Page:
An Indiana woman became the first person sentenced in the January riot at the U.S. Capitol on Wednesday after entering a guilty plea and telling the court she’s since educated herself with movies such as “Schindler’s List.”
Anna Morgan-Lloyd pleaded guilty in federal court to one charge of parading, demonstrating or picketing in a Capitol building in exchange for three years of probation, $500 in restitution and 40 hours of community service, court records show.
The court prohibited Morgan-Lloyd from buying a firearm under the terms of her probation.
U.S. District Judge Royce Lamberth delivered the 49-year-old Bloomfield woman her sentence on Wednesday afternoon in a teleconference hearing.
“I have really struggled with what would be an appropriate sentence,” Lamberth said.
The judge of 33 years said he feels “troubled” by the accounts of some members of Congress who compare the insurrection to a “day of tourists walking through the Capitol.”
“This wasn’t a peaceful demonstration. It was not an accident that it turned violent,” he said. “I also think, some of these defendants in these cases are not gonna do what you did. Some of them are not gonna say they did anything wrong.”
Federal prosecutors in Morgan-Lloyd’s case supported the deal that avoided time in prison, records show, citing how the 49-year-old has no criminal history and showed remorse for her actions.
Though the Bloomfield woman did not participate in violence during her estimated 10 minutes inside the Capitol, prosecutors said in court records, her “storming” of the building was a “serious violation of the law.”
“To be clear, what the Defendant initially described as the “most exciting day of (her) life” was, in fact, a tragic day for our nation — a day of riotous violence, collective destruction, and criminal conduct by a frenzied and lawless mob,” Acting U.S. Attorney Channing Phillips wrote.
In her plea, Morgan-Lloyd wrote she’s “ashamed” of her participation in the rally-turned-riot, adding that she’s learned from her actions using movies and books recommended by her attorney — attaching plot summaries of “Schindler’s List” and “Just Mercy” as evidence.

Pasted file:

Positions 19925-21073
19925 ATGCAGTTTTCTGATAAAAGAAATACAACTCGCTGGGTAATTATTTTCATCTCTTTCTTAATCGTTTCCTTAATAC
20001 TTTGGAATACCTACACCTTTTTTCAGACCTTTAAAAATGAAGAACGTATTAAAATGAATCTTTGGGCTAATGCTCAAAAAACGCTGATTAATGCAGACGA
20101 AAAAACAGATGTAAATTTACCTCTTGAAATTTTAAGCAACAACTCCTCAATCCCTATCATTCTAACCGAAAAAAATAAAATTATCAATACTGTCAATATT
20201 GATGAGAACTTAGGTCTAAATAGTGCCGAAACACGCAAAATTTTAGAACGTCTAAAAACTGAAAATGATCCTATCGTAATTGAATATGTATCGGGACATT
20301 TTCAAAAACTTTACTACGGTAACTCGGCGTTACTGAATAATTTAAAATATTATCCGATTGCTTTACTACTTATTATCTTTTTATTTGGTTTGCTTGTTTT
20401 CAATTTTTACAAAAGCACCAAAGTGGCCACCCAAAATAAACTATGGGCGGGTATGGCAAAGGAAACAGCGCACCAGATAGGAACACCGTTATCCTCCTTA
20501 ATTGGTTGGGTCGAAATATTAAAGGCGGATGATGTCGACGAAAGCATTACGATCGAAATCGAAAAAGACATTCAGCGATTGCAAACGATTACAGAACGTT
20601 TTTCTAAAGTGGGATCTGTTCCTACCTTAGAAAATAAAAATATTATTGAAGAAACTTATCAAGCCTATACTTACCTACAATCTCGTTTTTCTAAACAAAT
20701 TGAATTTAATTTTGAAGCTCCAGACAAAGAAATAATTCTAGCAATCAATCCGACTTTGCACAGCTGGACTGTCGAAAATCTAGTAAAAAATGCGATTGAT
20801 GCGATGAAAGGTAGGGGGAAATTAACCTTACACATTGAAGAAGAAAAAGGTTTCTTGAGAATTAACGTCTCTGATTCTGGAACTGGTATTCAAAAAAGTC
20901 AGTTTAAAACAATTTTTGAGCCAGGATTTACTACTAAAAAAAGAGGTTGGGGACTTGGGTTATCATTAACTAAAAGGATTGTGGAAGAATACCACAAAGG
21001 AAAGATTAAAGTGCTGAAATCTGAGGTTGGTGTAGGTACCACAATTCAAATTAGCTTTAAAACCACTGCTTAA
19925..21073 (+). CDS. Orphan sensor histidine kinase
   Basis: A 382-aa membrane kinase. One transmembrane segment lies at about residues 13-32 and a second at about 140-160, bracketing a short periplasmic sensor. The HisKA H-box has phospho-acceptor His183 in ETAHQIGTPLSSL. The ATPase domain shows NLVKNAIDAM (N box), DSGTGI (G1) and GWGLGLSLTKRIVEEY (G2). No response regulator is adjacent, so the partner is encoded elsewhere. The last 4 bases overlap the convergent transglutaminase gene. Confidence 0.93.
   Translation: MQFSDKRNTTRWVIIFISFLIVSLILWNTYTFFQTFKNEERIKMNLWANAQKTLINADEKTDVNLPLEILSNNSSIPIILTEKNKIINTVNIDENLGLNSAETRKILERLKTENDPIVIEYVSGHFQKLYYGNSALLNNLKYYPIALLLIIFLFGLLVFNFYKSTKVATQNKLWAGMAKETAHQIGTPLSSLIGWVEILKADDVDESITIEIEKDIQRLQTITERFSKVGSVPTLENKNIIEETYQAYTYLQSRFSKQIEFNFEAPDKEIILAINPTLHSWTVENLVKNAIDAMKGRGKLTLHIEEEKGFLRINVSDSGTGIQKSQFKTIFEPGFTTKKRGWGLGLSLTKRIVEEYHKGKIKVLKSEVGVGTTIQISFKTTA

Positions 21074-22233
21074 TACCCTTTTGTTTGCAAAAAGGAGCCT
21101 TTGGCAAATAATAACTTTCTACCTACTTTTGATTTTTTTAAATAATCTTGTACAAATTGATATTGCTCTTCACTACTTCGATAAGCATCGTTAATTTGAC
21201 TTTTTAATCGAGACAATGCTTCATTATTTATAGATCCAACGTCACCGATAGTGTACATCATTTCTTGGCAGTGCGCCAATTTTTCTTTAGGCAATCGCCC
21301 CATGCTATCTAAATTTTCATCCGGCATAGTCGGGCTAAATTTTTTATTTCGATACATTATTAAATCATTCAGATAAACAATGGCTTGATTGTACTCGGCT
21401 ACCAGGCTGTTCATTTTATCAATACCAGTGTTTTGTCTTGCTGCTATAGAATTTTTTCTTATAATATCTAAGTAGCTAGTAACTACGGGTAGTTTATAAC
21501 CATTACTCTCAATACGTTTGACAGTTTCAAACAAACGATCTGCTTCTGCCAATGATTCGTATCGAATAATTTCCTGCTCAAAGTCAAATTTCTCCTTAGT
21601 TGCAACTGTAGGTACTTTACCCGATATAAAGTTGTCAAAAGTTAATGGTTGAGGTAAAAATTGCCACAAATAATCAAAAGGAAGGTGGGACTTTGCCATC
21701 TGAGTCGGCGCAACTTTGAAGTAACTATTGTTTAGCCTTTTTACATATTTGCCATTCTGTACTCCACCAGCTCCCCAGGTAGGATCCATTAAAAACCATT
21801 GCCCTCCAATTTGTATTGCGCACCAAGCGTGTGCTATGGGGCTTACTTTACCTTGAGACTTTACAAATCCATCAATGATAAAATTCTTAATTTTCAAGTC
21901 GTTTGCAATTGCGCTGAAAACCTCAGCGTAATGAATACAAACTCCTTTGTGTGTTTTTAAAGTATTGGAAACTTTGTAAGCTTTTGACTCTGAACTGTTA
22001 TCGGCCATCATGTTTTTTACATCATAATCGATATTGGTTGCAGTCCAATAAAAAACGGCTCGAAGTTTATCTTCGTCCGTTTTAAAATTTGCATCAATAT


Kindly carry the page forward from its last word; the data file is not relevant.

“I’ve learned that even though we live in a wonderful country things still need to improve,” Morgan-Lloyd wrote. “People of all colors should feel as safe as I do to walk down the street.”
Her attorney, H. Heather Shaner, in court called Morgan-Lloyd the “least culpable” among the thousands of rioters.
“She was very willing to learn about American history,” Shaner said. “When I offered her a book list, and the movie list, she got a library card because she lives in a remote part of Indiana.”
Morgan-Lloyd traveled to D.C. that day with her friend Dona Sue Bissey, 52, also from Bloomfield. The two women called the riot “the best day” of their lives in Facebook comments and photos, often tagging each other.
Court records show a Greene County Sheriff’s Office employee recognized Morgan-Lloyd from her posts weeks later when she applied for a gun permit, and told the FBI. Agents arrested the two women in February.
Morgan-Lloyd and Bissey are among six Hoosiers who have been criminally charged with participating in the insurrection. Federal prosecutors have charged more than 400 people so far in the aftermath of the Jan. 6 riot. Officials have said the incident’s investigation and prosecution will likely be “one of the largest in American history,” both in terms of evidence and number of defendants.
In a tearful apology in court on Wednesday, Morgan-Lloyd said she intended to show peaceful support for former President Donald Trump that day.
“I’m ashamed that it became a savage display of violence that day,” she said. “I would’ve never been there if I had a clue it was going to turn out that way, because it was never my intent to be a part of anything that is so disgraceful to the American people.”
Bissey’s case is pending in court.
Contact Sarah Nelson at [email protected] or 317-503-7514.